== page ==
5 Ways to Get a Smaller Car Loan
A small car loan may seem impossible when prices and payments are on the rise. According to Experian’s State of the Automotive Finance Market survey from the last quarter of 2021, the average new car loan came out to $39,721 with an average monthly payment of $644. Meanwhile, the average amount borrowed for a used car was $27,291 with an average payment of $488. The average length of these loans was 70 months and 67 months, respectively.
These huge numbers highlight just how expensive buying — and financing — a car can be. While the car-buying process looks different for everyone, it is possible to get an auto loan for less by using these five strategies:
- Save up a large down payment
- Buy used, especially from an independent seller
- Shop around for a lower rate
- Consider extending — or shortening — the length of your loan
- Get a basic model and forgo all the ‘extras’
5 ways to get a small car loan
Buying a car is never cheap — in fact, auto loan debt is the third largest debt category for Americans, behind mortgages and student loans. However, you can decrease your costs tremendously if you’re willing to compromise. By buying used, choosing a less fancy car, saving up a large down payment and shopping around for your best deal, a smaller car loan could be in your future.
1. Save up a large down payment
The clearest way to get a small car loan is to save up as much as you can as soon as you can. With a large down payment, you’ll borrow less and possibly leave room to pay all of your dealer fees and taxes out of pocket instead of rolling them into your auto loan. Aim for a 20% down payment if possible.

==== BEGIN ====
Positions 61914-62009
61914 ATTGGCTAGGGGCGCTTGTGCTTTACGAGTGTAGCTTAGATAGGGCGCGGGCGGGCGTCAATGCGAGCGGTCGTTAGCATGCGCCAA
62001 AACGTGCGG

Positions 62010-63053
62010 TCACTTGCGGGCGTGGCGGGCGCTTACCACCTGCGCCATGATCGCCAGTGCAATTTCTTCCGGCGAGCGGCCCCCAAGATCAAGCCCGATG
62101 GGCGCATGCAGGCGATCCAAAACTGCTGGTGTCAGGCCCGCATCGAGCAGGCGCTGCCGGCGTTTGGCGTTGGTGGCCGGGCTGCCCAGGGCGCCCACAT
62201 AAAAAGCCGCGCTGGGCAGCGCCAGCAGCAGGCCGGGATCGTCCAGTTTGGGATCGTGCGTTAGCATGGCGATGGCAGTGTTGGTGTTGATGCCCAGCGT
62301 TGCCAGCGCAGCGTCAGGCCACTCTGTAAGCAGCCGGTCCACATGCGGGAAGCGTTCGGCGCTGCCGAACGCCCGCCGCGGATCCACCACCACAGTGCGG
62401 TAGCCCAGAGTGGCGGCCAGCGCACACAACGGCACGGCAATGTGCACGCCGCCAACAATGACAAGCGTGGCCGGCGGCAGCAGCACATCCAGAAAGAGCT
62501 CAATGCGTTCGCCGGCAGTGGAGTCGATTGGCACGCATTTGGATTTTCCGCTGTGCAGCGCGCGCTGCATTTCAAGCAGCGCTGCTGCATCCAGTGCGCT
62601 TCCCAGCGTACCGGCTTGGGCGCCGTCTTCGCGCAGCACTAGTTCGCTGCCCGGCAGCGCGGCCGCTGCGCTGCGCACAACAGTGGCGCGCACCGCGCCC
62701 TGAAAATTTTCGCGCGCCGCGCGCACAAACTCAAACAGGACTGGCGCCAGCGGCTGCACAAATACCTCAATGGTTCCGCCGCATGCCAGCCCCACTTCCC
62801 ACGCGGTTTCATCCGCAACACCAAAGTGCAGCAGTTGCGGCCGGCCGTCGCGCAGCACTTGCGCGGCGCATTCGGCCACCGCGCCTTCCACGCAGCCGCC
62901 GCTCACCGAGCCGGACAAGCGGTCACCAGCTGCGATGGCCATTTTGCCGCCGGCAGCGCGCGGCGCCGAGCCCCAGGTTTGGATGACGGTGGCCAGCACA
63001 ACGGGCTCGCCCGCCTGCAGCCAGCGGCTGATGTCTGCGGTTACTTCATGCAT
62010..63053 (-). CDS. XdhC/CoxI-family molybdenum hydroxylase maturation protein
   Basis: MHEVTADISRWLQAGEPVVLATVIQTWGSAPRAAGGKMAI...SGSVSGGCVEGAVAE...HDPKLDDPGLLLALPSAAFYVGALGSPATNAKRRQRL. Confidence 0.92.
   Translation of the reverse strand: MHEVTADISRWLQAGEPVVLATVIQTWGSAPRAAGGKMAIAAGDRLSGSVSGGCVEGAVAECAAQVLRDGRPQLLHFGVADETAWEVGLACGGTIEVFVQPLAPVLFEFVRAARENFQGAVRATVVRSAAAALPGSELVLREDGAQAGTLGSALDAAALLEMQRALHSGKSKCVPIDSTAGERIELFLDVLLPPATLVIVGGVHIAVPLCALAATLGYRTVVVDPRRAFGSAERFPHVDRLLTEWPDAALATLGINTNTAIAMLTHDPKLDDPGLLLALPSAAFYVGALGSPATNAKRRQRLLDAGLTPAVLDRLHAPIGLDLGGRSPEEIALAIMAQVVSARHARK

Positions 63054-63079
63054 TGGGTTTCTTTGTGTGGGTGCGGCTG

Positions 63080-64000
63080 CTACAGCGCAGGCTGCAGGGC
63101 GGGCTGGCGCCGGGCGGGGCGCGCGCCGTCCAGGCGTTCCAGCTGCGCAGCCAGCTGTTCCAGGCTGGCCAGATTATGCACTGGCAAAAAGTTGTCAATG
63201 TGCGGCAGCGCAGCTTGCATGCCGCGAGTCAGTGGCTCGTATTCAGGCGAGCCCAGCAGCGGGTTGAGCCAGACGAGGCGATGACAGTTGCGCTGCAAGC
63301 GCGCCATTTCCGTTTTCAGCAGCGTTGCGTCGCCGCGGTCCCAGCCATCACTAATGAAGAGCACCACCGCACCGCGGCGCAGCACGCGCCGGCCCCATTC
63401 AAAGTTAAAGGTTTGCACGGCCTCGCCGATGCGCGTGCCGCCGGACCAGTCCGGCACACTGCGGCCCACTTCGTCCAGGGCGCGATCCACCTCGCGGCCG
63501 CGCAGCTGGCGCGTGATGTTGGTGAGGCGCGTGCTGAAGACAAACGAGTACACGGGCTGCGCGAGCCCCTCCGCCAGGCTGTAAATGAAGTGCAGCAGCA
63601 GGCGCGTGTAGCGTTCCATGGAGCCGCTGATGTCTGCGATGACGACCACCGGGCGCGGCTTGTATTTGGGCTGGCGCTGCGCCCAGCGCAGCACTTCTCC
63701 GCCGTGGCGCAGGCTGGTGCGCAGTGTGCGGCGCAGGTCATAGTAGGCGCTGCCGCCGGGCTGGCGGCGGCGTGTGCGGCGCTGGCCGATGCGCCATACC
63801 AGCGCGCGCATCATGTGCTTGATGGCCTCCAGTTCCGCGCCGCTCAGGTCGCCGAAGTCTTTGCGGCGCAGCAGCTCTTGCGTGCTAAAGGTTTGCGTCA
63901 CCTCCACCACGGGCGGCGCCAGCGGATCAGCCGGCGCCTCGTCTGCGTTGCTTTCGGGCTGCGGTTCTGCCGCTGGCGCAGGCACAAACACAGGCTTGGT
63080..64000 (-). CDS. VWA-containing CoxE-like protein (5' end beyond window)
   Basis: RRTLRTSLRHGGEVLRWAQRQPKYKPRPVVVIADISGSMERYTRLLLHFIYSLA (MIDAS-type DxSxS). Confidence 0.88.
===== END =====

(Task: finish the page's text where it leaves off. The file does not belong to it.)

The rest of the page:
How to save for a down payment
A 20% down payment may be out of reach, especially if you need a new car now, but even a small amount shows the lender you’re committed. If you don’t need a car right away, figure out how much you can spare from your monthly budget, then set up automatic bank transfers into a targeted savings account.
If you can manage to save $100 per month, you’ll have $1,200 after your first year. Save $200 per month, and you’ll have $2,400 saved after 12 months. The more you can save, the smaller your car loan will be in the end. If you’d like some in-depth guidance, here’s how to use a budget to pay off debt.
A large down payment could help those with bad credit
A large down payment may also help you get approved when you might otherwise get turned down. An important factor lenders consider is your loan-to-value (LTV) ratio. If you borrow less than what the car is worth because you make a large down payment, then your LTV is lower, which is good.
Example: If the car you want is $10,000 and you saved $2,400 for a down payment, then you would only borrow $7,600. This reduces the lender’s risk, increasing the chances it will consider that bad credit car loan.
2. Buy used, especially from an independent seller
The Experian study noted a disparity between the average amount borrowed for new cars and used cars: a difference of $12,430. If you want to borrow less, the study illustrates that you can do so by buying a used car instead of a new one.